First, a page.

Proclamation issued on February 18, 1943, by the Imperial Japanese Army and Nazy authorities establishing, for reasons of "military necessity," a "designated area" for "stateless refugees" in the Hongkew area of the International Settlement. [From the USHMM special exhibition Flight and Rescue.]
On May 25, 1939, artist Moritz Schoenberger sent this radiogram (a telegram sent by radio) from the ocean liner "St. Louis" during the voyage from Hamburg, Germany, to Havana, Cuba. On this voyage, the "St. Louis" carried over 900 Jewish refugees fleeing Nazi persecution. The telegram reads, in part, "Physically and spiritually recovered and invigorated most confident about reaching Havana Saturday. Money received. Many thanks. Kisses. Papa." Schoenberger's optimism proved unfounded. Cuban authorities…
Soviet authorities issued this receipt, in Russian, to Moshe Zupnik for the rubles they confiscated from him before he left the Soviet Union. Soviet authorities routinely confiscated most rubles and other valuables from Jewish refugees before they boarded steamers bound for Japan and left the Soviet Union. Vladivostok, Soviet Union, January 22, 1941. [From the USHMM special exhibition Flight and Rescue.]
The Slovak National Council for Social Solicitude issued this registration certificate to Mikulas Diamant on July 25, 1945, in Bratislava, Czechoslovakia. This view shows the front and back cover. The certificate ensured repatriation and safe return home.
Safe conduct pass issued to Hans Landesberg in the Djelfa internment camp, releasing him to leave for Algiers. Djelfa, Algeria, January 26, 1943. Hans was born in Vienna, Austria, and went to medical school. After graduating, he left for Paris and joined a battalion of the International Brigade to fight in the Spanish Civil War. He returned to France in February 1939, only to be interned first in Argeles and then in Gurs. Some time after the French surrender to Nazi Germany in June 1940, Hans and other…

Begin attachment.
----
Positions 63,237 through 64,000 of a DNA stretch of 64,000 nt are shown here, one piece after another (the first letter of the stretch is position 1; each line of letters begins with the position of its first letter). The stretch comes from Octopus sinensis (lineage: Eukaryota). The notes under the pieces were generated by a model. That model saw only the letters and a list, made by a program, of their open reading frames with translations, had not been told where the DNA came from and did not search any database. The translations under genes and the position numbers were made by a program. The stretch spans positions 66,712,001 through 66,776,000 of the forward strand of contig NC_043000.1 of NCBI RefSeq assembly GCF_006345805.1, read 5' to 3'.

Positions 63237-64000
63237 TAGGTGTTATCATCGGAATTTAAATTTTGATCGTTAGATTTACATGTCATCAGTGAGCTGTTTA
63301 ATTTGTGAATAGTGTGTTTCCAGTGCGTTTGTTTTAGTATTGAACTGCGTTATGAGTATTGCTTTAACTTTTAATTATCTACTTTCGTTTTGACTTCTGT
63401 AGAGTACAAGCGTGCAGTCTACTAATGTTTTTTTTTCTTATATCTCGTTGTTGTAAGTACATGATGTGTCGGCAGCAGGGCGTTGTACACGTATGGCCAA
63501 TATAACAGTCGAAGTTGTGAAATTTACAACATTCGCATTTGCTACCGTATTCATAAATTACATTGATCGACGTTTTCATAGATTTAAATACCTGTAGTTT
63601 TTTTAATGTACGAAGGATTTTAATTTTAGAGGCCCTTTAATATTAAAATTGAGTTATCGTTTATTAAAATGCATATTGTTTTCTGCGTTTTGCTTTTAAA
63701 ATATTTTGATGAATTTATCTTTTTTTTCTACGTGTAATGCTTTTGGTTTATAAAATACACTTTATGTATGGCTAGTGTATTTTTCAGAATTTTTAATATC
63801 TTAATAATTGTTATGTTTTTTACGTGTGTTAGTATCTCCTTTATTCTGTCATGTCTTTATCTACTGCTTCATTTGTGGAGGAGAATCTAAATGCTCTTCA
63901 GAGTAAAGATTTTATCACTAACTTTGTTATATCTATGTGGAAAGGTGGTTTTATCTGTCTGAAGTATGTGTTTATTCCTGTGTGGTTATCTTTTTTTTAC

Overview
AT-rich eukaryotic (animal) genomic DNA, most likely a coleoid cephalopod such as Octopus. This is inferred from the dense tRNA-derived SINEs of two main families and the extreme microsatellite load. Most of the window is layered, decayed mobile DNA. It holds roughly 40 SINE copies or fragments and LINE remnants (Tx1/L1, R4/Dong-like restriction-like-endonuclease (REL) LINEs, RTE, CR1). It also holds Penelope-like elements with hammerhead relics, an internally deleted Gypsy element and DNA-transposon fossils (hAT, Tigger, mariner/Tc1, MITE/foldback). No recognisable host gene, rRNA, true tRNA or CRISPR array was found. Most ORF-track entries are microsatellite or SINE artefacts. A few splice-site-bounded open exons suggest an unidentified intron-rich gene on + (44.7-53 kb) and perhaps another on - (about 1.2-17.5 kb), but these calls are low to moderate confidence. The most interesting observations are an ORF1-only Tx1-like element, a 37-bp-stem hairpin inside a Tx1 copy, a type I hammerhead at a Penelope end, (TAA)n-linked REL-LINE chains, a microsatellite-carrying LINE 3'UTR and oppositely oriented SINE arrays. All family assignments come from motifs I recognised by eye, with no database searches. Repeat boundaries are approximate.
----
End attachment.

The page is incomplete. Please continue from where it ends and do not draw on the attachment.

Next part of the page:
A letter from Salek and Eda Kuenstler to Sophia Zendler promising land in exchange for hiding their daughter.
A second RCA Radiogram telegram from Rabbi Grodzenski, Chief Rabbi of Vilna, to the Central Relief Committee in New York. He requests aid for refugees who have gathered in Vilna. The telegram says that more than 1,600 yeshiva students and their families from over 10 cities throughout Poland have fled to Vilna, where they remain in terrible living conditions. November 5, 1939. [From the USHMM special exhibition Flight and Rescue.]
Seward Daily Gateway (Alaska) article from April 14, 1933, titled "Great Bonfires of Forbidden Books in Germany to Blaze." This article from Berlin, written the month before the book burnings took place, reported that "Great bonfires will be burning on the campus of German universities in a few days, when the latest Nazi decree goes into effect. The Hitler regime is continuing its nationalistic crusade, has ordered that all books which deal with non-German subjects or espouse non-German causes, must be…
After adopting a new identity in late 1943, Simone Weil falsified her student card from the year 1938-1939 to bear her assumed name, Simone Werlin. The card verified enrollment in the School of Social Work in Strasbourg. Using forged and falsified documents, Weil was able to move to Chateauroux, France, and establish an operation to rescue Jewish children as a member of the relief and rescue organization Oeuvre de Secours aux Enfants (Children's Aid Society; OSE).
Simone Weil earned this diploma, which certified her to teach kindergarten in France, from the School of Social Work in Strasbourg in 1940. Weil assumed a false identity in late 1943 to facilitate her resistance activities as a member of the relief and rescue organization Oeuvre de Secours aux Enfants (Children's Aid Society; OSE). Among the papers documenting Weil's new identity was a forged version of this diploma bearing the name "Simone Werlin".